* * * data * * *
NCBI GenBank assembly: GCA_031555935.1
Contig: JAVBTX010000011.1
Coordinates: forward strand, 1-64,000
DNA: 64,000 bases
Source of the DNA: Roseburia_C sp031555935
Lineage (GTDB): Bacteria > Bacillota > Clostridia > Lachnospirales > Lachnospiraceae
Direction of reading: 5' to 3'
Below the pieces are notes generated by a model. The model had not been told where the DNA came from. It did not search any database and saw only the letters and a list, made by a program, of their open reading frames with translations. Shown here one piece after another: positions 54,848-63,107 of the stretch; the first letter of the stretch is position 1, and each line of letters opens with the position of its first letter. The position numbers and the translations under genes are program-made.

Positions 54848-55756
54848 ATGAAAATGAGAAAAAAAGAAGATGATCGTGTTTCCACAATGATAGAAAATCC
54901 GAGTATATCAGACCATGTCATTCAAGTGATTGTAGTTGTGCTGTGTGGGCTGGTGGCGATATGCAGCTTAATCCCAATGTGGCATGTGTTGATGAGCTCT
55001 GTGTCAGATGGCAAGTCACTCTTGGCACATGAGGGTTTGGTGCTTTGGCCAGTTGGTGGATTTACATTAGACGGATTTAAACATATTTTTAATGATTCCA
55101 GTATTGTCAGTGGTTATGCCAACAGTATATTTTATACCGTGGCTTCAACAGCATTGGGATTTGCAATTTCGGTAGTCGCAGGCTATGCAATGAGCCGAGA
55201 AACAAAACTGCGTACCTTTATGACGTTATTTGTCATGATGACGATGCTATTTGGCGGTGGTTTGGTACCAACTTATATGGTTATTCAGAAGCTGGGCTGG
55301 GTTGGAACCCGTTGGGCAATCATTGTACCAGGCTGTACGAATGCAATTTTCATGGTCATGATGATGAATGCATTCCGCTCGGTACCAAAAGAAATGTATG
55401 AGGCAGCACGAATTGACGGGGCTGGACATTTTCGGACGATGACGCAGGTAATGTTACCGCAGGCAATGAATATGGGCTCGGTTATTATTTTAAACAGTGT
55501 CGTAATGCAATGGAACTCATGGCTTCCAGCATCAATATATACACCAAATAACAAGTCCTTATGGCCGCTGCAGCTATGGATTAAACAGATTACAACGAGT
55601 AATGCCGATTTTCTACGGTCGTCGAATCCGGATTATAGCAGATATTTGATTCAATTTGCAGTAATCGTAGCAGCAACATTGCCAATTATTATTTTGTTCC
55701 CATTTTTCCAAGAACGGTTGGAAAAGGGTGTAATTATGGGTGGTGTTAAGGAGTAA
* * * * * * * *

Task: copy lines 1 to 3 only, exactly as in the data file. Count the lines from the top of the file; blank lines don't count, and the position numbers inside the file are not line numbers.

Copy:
NCBI GenBank assembly: GCA_031555935.1
Contig: JAVBTX010000011.1
Coordinates: forward strand, 1-64,000